Shinde's remark on media: A case of shooting the messenger
Sushilkumar Shinde and people like him must realise that a significant part of the media’s job is to report on things that have been promised and not done and give space to all shades of opinion.comment Updated: Feb 26, 2014 01:53 IST
Union home minister Sushilkumar Shinde began his career in the police force. Even though it’s been years since he left that job to become a politician, his instincts and mindset, it seems, have remained those of a policeman. This character trait was evident again on Monday when the home minister targeted the electronic media in Solapur, his hometown, for “acting against the Congress”.
According to reports, Mr Shinde was so angry about the way the media have been targeting the grand old party regarding its chances in the general elections that he went to the extent of saying that media should be “crushed”. However, on Tuesday, he retracted his statement, saying that he did not target the electronic media but the social media. The BJP reacted by saying that Mr Shinde’s comment was an outcome of the depression prevailing within the Congress due to its imminent defeat.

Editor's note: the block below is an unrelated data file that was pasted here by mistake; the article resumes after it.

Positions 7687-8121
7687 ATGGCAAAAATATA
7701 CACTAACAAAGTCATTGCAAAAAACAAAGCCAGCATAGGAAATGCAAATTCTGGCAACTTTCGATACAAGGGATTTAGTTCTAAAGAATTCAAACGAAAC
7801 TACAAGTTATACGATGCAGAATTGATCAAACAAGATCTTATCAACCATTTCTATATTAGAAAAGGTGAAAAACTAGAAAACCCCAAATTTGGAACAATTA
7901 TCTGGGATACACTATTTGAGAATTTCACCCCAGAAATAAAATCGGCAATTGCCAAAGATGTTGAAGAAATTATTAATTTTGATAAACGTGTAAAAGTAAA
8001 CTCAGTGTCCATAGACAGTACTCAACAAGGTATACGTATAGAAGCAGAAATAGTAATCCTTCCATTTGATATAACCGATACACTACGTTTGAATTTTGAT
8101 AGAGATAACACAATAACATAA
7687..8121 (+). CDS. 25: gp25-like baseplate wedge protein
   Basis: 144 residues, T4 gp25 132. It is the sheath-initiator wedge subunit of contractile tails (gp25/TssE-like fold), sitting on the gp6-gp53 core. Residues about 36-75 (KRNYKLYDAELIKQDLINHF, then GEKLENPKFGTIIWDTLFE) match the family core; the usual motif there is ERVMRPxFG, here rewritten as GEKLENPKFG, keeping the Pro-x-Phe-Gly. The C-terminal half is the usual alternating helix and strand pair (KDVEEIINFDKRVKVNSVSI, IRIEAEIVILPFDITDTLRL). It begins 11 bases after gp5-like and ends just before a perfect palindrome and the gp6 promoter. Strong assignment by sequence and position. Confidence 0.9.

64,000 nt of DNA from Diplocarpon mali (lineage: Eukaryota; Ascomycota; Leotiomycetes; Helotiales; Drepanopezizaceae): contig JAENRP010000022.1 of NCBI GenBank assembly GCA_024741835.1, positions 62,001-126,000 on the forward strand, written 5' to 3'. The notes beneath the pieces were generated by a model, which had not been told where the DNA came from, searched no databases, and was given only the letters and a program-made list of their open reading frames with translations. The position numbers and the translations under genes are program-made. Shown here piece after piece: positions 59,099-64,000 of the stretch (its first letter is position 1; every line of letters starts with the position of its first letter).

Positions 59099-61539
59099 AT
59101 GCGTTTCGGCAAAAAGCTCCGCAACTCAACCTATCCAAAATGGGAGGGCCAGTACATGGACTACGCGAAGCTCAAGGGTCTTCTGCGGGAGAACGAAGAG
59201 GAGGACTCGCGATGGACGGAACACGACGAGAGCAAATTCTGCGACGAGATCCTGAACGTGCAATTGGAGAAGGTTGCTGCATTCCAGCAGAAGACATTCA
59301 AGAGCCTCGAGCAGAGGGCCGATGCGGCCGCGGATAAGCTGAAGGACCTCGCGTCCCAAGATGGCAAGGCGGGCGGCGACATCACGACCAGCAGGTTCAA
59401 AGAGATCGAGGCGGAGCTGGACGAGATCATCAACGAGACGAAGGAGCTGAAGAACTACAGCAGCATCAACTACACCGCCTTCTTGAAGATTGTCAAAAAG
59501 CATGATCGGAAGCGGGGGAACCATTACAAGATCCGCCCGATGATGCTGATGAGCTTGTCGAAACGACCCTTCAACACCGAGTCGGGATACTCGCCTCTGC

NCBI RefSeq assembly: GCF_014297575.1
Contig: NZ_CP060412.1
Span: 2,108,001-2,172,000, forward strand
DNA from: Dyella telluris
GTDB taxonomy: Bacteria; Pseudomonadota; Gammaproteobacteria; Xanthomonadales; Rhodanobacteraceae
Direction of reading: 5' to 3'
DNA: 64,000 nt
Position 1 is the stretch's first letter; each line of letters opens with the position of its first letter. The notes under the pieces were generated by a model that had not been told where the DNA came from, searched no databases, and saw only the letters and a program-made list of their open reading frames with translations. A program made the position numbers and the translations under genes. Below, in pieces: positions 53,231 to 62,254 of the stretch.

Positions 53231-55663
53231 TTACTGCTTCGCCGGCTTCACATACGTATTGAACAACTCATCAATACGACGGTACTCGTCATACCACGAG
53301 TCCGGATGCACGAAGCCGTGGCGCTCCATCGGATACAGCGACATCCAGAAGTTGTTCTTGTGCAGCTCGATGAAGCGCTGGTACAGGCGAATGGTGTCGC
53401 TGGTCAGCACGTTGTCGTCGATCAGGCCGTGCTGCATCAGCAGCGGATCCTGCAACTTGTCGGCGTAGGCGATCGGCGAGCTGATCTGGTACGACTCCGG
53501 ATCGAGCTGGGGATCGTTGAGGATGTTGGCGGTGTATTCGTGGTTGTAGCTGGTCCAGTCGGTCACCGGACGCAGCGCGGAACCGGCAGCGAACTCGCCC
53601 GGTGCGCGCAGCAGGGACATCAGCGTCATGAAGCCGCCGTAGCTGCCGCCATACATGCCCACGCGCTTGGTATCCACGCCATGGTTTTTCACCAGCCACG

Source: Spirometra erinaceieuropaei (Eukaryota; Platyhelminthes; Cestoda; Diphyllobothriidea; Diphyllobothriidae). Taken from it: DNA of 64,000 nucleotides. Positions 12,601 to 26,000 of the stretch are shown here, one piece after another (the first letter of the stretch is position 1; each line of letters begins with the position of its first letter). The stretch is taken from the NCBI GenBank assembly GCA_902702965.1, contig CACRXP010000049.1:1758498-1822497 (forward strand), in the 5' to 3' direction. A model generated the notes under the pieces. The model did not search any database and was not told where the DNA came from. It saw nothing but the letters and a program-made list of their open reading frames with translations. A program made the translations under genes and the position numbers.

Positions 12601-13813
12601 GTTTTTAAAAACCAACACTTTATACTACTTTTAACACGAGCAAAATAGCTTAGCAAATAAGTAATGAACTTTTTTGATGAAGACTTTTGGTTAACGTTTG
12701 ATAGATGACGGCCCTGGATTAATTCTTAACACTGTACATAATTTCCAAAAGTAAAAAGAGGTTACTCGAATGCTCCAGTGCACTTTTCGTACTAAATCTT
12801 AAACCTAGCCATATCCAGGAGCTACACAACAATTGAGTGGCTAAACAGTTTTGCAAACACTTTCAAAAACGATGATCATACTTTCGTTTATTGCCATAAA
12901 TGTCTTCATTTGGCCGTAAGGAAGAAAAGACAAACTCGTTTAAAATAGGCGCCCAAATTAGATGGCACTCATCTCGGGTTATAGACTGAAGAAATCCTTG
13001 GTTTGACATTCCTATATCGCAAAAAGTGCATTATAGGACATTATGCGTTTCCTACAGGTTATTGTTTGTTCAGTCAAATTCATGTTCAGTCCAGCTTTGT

Mr Shinde is not the only one who is miffed with the media these days. A couple of days ago, AAP supremo Arvind Kejriwal attributed corrupt motives to the media that were critical of him and charged the media with being pressured into ignoring him without coming up with specific details or material to substantiate such allegations. This argument is a bit rich: in the last few months, Mr Kejriwal and his party, AAP, have benefited from the media much more than any other party. This bash-the-media attitude, whenever any negative story comes out, is seen in Bollywood too.
Mr Shinde and people like him must realise that a significant part of the media’s job is to report on things that have been promised and not done and also give space to all shades of opinion. If much is being written about the Congress, it is because the media and the people have the right to evaluate its work in the last 10 years. All parties face this scrutiny.
As far as opinion polls go, it happens before every election. Mr Shinde should take the results in the right spirit because such surveys are still not banned in India, though the government has been considering a ban on such polls in line with the views of the Election Commission. But until that happens, there is no point shooting the messenger.